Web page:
To start a case, complete the Plaintiff’s Claim and Order to Go to Small Claims Court (SC-100) and file it with the appropriate court. Be sure to properly name the defendant(s) in the form to ensure correct identification. If you have more than 2 defendants or plaintiffs, please complete the SC-100A form and you can use as many as necessary.

Where to file your case

Where you file your case matters. You have to file it in the right Small Claims Court or location. On your Plaintiff’s Claim and Order to Go to Small Claims Court (SC-100) form, you need to explain why you think you've picked the correct place to file.

If you file in the wrong county or the wrong court within the correct county, the judge might move the case to the right place or even dismiss it. Then, you'd have to file again in the right location and pay the filing fee again. Usually, you file where the defendant lives. But there are some exceptions to this rule, for instance:

  1. Automobile accident:

    • Accident occurred
    • Defendant lives
  2. Contract:

    • Contract was signed
    • Contract was to be performed by the defendant
    • You were to be paid
  3. A consumer purchase and you are the seller: - Defendant signed the contract - Defendant lived when the contract was signed - Defendant lived when the action was filed - Goods purchased on credit are installed or permanently kept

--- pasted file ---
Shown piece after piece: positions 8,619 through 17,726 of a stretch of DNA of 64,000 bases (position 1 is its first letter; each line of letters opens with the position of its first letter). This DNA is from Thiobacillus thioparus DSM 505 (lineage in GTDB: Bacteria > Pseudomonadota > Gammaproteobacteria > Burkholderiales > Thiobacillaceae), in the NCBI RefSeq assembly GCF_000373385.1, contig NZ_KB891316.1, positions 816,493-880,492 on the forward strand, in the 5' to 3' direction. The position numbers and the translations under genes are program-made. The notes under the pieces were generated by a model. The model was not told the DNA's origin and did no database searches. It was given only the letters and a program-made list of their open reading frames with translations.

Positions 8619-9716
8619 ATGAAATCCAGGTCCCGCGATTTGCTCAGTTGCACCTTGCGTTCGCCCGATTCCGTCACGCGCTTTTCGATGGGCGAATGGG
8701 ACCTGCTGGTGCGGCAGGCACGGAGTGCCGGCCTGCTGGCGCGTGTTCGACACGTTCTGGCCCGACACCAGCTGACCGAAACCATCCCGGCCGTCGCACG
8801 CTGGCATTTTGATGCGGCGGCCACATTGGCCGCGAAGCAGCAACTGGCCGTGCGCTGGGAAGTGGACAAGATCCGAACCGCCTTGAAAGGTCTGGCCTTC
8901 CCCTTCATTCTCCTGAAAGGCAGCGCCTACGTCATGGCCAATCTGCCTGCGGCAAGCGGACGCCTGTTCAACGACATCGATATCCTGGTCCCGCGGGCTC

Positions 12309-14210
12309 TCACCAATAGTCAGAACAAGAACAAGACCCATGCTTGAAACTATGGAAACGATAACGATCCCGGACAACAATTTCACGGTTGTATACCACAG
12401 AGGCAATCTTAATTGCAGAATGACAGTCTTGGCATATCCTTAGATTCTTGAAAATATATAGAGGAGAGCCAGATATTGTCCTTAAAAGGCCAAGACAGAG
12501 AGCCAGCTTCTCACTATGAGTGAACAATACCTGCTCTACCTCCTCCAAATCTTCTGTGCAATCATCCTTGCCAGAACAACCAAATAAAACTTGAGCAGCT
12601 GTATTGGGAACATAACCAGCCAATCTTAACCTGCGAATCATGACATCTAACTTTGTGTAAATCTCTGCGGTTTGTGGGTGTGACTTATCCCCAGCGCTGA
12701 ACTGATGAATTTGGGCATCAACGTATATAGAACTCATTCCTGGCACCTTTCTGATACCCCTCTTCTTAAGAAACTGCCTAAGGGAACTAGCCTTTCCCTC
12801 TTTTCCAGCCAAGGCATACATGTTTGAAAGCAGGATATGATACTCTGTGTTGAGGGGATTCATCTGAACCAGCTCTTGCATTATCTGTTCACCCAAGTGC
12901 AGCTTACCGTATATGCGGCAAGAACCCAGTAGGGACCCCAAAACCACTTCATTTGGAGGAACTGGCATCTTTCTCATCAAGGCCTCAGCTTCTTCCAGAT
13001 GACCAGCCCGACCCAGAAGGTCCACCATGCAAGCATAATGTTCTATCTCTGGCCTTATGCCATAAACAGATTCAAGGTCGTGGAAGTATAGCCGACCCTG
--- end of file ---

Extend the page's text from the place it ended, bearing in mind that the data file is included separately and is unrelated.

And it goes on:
4. A consumer purchase and you are the buyer

    • You signed the contract
    • You lived when the contract was signed
    • You lived when the action was filed

Court Fees

The cost to file depends on how much you're claiming and how many times you've filed in the past year. If you've filed 12 or fewer claims in the past year:

  • For claims ranging from $0.01 to $1,500.00, the filing fee is $30.00.
  • For claims from $1,500.01 to $5,000.00, it's $50.00.
  • For claims from $5,000.01 to $12,500.00, the fee is $75.00.

If you've filed more than 12 claims in the past year, the filing fee is a flat rate of $100.00 for claims up to $12,500.00.

Serving Notice

After you've filed your claim and gotten a court date, you need to give each person you're suing a copy of the Plaintiff’s Claim and Order to Go to Small Claims Court (SC-100).

  • You can't deliver these papers yourself. You have to ask another adult to do it for you or using methods like personal service or substituted service.
  • Make sure you give them enough time to deliver the papers before your court date. It's important that the copies are delivered before your case can be heard in court.

Service must be done before the hearing date. If the defendant lives:

  • In the same county: Service of process must be completed at least 15 days before the hearing date.
  • Outside the county: Service of process must be completed at least 20 days before the hearing date.
  • Be sure to file your "Proof of Service" at least 5 days before the hearing.

If you have any questions regarding how to serve your defendant, please visit this link for more information: